If you’re a fan of religious poetry and enjoy a dash of irreverent humor, this is one chapbook you won’t want to miss..
Charles Nevin seems to have hit upon a promising idea: exploring the world of Bath through the use of fiction. I enjoy short stories, and I think it is very clever that each short story is followed by an afterword that separates the fact from the fiction. What a great way to teach history through the use of literature!
Despite the progress our country has made in Civil Rights over the past century, Sunday morning is still one of the most segregated times in America. It seems like the only people striving to lead in the area of racial reconciliation are politicians, activists, and celebrities. Pastor Dan Willis wants to know… Where is the church? What can the people of God do to become leaders again and not just be Johnny-come-lately followers?
Eden was the first book that I have read by this author and I enjoyed losing myself in the story. Genesis is one of my favorite books of the Bible. I just finished reading Paradise Lost by John Milton with my book group at church, and this book was really fun to read right after reading Milton's version of the story.
This was a light and breezy book to read and the story moved quickly. This is the first book that I've ever read by Zoe May, and I'm pleased to say that her writing style reminds me of Sophie Kinsella (another author whom I enjoy). My favorite thing about this book was the creative concept. It was a very cute premise and a fun story.
Nick and Lesley Albert yearn to leave the noise, stress and pollution of modern Britain and move to the countryside, where the living is good, the air sweet, with space for their dogs to run free. Suddenly out of work and soon to be homeless, they set off in search of a new life in Ireland, a country they had never visited. A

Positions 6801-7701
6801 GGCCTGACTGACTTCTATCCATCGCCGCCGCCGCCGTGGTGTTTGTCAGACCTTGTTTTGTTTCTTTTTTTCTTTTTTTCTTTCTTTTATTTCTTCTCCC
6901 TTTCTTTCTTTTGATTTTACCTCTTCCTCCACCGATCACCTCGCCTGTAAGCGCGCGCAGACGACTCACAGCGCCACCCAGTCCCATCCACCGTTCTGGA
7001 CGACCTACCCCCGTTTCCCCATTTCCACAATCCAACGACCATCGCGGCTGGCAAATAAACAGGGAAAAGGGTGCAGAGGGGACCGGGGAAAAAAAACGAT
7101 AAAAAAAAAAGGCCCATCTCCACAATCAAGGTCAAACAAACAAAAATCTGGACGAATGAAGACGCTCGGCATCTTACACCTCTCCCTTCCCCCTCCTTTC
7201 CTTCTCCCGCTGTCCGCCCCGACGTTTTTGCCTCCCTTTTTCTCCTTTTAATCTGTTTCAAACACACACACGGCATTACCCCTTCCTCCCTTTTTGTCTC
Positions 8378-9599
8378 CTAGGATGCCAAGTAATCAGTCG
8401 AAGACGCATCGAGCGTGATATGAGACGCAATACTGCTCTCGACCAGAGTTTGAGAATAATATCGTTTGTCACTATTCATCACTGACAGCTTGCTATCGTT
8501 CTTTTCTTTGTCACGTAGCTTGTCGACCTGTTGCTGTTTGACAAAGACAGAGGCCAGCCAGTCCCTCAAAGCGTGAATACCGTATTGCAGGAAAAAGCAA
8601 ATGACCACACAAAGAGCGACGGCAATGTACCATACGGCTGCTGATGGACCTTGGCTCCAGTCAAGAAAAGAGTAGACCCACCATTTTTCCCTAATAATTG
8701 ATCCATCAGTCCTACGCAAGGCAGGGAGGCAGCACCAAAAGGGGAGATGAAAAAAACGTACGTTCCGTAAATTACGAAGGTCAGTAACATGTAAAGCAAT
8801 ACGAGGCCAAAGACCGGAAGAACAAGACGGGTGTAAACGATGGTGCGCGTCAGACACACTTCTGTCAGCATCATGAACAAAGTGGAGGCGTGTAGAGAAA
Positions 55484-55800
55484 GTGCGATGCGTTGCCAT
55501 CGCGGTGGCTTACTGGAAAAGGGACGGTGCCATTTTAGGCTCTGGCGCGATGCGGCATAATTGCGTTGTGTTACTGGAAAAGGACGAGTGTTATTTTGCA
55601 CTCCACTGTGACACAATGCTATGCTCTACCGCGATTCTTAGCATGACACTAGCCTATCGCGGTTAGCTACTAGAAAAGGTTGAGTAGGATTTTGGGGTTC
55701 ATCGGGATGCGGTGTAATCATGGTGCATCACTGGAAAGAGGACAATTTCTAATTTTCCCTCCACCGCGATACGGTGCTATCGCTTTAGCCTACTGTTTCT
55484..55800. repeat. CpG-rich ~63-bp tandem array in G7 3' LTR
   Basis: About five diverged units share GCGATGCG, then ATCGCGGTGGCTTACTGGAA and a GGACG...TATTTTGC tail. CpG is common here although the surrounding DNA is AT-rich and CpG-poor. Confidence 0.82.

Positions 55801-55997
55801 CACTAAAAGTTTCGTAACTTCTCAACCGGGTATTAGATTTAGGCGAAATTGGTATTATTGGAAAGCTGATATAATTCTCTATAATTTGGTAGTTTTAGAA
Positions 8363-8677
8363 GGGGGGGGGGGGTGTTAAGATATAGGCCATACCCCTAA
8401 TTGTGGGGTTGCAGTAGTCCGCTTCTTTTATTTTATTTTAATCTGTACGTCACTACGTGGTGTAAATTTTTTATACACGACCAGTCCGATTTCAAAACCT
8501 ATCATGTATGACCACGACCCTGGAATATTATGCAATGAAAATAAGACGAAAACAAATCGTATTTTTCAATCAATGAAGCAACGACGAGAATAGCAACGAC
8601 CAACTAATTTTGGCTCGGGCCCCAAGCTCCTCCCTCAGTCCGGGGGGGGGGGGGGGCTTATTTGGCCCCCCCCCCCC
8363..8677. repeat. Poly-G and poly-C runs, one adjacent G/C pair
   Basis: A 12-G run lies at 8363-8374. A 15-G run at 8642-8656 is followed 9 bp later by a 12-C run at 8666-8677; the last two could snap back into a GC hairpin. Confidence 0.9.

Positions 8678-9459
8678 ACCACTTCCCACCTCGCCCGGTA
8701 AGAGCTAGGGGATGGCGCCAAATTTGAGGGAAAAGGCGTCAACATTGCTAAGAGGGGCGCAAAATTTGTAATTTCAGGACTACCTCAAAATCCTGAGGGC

When they meet a memorial service, they discover that they have an inexplicable magnetic pull toward one another. A Reason to Grieve is full of quirky friends and fun banter as the two characters slowly explore their feelings for one another. Will they be able to create a future together, or are the hurts of the past too deep to bury?
enjoy books that bring to life forgotten characters of the past, especially if they are women. This book introduced me to a new aspect of one of my favorite periods of history. I would now like to read the nonfiction text by Akkerman that inspired it.
I’m very pleased to share this sneak peak from Laura Briggs’s latest book!
Rev. Dorothy Nickel Friesen, an ordained Mennonite pastor, digs deep into the soul of a pastor with humor, pathos, and passion. Her memoir, a collection of short stories based on true events, visits the agony of bedside death, lost dreams, and angry parishioners who walk away from her leadership. She also shares the laugh-out-loud stories of weddings (a missing groom), rituals of deep meaning (with water from the Jordan River), and tension-filled advocacy for peace (on a military base).